(c) Finally, the attack on central Israel which issued in the battle of Eten-ezer and the destruction of Shiloh (iS. 4) would naturally te taken to have teen made from the same .Vphek, were it not that commentators have assumed that the position of Eten-ezer, and therefore of Aphek, is fi.xed somewhere near Mizpah by i S. 7 12. It is certainly safer, however, to distinguish the battle- field of Eten-ezer in i S. 4 1 from the stone Eten-ezer set up by Samuel many years later, than to assume the existence of two Apheks fitted to te the starting-point of a Philistine campaign (cp Eben-ezkk). And here also it is to te observed that chaps. 4 and 7 are derived from distinct documents, and that the historical value of the second is very insecure.

Eriini w hat has been said it will appear without further argument that it is illegitimate to seek an Aphek in the region, between Mt. Tabor and the Sea of Galilee, to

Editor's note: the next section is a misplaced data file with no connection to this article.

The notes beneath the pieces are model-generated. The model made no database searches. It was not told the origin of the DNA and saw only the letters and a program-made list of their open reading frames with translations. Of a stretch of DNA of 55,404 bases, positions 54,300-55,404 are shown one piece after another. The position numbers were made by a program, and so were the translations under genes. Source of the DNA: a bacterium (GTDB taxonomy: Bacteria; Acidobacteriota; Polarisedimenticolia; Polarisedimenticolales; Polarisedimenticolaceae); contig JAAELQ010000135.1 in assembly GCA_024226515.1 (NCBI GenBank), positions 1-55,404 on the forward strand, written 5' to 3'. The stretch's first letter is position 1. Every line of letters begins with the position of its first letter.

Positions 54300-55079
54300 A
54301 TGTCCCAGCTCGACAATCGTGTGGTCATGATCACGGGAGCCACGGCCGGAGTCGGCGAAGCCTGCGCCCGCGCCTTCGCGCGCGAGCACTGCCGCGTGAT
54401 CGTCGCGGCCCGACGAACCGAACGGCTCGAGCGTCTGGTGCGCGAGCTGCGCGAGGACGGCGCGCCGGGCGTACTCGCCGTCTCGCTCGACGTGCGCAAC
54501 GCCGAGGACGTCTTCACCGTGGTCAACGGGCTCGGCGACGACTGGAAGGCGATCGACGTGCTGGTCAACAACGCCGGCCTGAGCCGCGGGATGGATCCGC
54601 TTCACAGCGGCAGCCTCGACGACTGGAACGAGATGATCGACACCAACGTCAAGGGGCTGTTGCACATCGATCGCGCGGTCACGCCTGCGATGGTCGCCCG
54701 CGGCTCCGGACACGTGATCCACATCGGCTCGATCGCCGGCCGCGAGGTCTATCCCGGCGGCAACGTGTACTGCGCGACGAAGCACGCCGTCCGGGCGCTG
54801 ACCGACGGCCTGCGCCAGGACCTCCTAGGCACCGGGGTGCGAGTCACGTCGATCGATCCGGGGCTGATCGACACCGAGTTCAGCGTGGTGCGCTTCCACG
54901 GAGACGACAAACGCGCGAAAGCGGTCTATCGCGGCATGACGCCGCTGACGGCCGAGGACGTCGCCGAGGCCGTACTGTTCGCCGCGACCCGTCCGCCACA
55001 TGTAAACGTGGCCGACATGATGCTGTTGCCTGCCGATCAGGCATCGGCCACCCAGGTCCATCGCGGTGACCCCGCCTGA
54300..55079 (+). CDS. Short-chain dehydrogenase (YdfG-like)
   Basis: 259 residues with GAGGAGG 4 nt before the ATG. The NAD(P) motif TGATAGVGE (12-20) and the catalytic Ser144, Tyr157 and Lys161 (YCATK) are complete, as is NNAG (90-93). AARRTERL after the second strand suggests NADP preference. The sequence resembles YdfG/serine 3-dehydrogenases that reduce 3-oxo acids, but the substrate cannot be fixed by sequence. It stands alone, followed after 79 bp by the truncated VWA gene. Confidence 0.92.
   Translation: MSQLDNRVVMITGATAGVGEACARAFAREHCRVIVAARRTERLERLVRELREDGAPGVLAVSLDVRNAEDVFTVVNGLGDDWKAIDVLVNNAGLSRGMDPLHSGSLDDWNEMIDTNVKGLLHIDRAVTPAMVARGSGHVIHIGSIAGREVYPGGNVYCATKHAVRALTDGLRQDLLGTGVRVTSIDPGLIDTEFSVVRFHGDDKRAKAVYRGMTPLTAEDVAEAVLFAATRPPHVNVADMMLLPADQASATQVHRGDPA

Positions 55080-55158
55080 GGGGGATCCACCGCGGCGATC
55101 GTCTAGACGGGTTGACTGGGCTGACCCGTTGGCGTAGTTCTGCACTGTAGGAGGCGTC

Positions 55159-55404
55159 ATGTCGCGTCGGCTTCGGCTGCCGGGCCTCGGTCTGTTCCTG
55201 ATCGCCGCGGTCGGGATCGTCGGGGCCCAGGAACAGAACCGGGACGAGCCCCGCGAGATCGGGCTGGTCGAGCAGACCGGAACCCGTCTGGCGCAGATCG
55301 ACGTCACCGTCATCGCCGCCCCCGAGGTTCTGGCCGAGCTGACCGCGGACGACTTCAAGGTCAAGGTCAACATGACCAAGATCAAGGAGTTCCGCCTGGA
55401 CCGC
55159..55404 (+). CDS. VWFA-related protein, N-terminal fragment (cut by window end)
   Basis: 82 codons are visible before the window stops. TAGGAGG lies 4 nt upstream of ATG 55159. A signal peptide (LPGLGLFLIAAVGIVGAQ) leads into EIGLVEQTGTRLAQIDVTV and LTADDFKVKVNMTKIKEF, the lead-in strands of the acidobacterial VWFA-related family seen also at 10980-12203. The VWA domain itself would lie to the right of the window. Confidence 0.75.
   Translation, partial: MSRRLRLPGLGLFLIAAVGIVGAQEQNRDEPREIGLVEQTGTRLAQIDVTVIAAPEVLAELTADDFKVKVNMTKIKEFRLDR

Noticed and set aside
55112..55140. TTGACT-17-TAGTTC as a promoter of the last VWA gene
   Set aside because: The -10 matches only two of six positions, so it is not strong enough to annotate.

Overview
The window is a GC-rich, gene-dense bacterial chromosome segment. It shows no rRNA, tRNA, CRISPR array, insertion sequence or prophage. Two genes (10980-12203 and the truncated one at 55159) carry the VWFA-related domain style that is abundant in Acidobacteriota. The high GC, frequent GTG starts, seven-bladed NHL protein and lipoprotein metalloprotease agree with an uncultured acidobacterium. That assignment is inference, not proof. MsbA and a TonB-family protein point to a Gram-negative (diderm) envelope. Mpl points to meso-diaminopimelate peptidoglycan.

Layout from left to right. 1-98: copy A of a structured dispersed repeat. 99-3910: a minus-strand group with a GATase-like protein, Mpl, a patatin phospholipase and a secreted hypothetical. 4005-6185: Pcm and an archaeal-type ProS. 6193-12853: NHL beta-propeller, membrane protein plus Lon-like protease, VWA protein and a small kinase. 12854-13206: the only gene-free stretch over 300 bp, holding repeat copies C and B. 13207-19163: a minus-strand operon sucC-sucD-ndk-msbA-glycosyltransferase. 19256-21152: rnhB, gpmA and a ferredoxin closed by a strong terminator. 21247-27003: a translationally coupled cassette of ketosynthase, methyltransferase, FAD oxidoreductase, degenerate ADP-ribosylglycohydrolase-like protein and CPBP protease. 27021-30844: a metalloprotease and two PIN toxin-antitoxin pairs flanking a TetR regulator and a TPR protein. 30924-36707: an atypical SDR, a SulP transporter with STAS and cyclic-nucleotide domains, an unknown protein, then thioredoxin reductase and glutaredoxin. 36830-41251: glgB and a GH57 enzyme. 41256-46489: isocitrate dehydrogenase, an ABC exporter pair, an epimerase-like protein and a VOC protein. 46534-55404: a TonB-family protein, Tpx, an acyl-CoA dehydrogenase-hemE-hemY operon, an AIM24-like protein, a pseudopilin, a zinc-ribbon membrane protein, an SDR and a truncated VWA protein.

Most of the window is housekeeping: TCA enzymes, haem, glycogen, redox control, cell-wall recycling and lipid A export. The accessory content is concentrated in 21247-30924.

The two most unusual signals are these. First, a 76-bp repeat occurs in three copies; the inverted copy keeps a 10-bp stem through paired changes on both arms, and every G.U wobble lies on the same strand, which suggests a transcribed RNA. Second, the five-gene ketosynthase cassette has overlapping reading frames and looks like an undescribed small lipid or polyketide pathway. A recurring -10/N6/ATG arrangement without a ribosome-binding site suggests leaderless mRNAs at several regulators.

1 On this passage see Asher, 3.

- - '/., ET, 39 [but cpGASm. //G

401/].

-' .See We. C// 254 ; cp //ist.,

s'Cp the route of Al-NabulusI, ed. Tuch.

which Eus. and Jer. give the name of Saron, or to place the .\phek of Kings at the caravan-station of Elk in the mountains to the E. of the Sea of Galilee. This may be the Apheca near Hippus or Hippe of OS 91 24 and 219 72 ; but is not a biblical site. W. K. S.